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20 Things That Are Actually Damaging The Kidneys

20. Not monitoring your blood pressure High blood pressure, or hypertension, is known as the ‘silent killer.’ Many people don’t find out they have it until… Simi - January 19, 2017
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20. Not monitoring your blood pressure

High blood pressure, or hypertension, is known as the ‘silent killer.’ Many people don’t find out they have it until it’s too late. Then the damage is already done, and it’s hard to reverse. When you have high blood pressure, your arteries and veins are pumping the blood in high volumes. This places pressure on the walls of the blood vessels. The blood vessels are damaged, sometimes permanently.

The blood vessels that lead to and from your kidneys may become damaged by high blood pressure. The kidney system is supplied with blood by a large network composed of many blood vessels. When high blood pressure damages these vessels, they cannot receive the oxygen and nutrients they need to filter the toxins from fluids in the body. Your kidneys also produce a hormone called aldosterone. This hormone helps to regulate your blood pressure. When your kidneys are damaged by high blood pressure, they cannot produce enough of this important hormone. A vicious cycle is created. It keeps perpetuating, with the kidneys becoming more damaged at each stage.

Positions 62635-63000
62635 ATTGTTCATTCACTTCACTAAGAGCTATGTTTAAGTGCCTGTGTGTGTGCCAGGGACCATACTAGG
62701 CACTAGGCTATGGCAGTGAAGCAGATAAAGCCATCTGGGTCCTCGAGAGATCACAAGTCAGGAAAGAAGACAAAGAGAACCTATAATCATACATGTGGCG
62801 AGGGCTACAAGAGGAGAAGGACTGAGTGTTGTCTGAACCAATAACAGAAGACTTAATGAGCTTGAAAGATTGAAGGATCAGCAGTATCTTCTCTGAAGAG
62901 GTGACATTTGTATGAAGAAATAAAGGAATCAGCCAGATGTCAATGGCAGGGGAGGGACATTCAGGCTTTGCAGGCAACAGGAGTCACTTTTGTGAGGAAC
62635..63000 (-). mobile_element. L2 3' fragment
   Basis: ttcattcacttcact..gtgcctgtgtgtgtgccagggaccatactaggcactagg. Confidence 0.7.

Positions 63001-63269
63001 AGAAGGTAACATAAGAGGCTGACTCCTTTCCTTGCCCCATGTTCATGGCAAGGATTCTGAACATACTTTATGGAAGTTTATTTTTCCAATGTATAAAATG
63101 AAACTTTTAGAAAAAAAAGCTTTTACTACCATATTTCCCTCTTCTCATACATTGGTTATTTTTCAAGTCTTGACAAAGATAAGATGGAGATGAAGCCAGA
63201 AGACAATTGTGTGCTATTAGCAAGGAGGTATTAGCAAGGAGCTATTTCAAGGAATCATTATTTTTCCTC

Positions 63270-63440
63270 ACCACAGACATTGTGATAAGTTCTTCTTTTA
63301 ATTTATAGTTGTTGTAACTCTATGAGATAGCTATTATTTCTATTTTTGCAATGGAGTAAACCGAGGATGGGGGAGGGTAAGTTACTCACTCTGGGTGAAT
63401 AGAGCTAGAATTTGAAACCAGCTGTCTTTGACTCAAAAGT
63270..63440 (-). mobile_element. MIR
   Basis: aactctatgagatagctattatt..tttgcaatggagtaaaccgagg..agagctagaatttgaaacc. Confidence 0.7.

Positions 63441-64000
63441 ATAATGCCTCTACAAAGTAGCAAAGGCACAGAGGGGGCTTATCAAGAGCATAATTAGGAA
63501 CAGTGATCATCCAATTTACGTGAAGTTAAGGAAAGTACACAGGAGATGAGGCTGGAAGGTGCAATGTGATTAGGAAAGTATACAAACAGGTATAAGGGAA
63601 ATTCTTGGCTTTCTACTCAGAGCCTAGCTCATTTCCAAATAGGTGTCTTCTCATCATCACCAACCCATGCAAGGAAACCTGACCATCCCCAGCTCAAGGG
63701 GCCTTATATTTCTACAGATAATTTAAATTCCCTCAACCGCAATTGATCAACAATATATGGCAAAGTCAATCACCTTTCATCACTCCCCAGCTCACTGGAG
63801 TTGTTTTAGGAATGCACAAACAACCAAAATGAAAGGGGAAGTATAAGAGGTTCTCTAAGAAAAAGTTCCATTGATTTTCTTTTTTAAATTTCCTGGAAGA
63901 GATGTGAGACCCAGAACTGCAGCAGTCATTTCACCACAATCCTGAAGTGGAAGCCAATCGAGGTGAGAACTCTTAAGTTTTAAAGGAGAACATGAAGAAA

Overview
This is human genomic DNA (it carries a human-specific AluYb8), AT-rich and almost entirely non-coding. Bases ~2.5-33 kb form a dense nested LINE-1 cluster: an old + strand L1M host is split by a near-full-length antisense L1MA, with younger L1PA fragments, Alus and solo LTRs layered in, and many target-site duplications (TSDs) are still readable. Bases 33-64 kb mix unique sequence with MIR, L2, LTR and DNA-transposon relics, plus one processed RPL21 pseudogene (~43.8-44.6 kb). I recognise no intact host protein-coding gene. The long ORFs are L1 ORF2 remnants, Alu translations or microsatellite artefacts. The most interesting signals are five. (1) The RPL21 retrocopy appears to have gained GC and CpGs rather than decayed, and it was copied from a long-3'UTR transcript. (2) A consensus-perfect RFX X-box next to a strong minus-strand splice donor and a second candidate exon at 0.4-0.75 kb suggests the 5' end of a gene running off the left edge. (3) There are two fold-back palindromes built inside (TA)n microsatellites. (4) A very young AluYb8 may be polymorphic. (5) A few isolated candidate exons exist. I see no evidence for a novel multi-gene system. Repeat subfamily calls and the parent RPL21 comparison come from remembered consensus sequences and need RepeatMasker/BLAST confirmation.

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Low blood pressure, or hypotension, results in an inadequate flow of blood to the organs. This under supply of blood also affects the nutrients and oxygen that the kidneys need to function well. The result is often a heart attack, kidney failure, or a stroke.

Your blood pressure, whether high or low, is essential. You must have your blood pressure tested at least once a year, if not more. If you have a family history of blood pressure problems, take precautions and track your blood pressure. Knowing that you have a blood pressure problem allows you to treat it before it can do severe damage to your organs.

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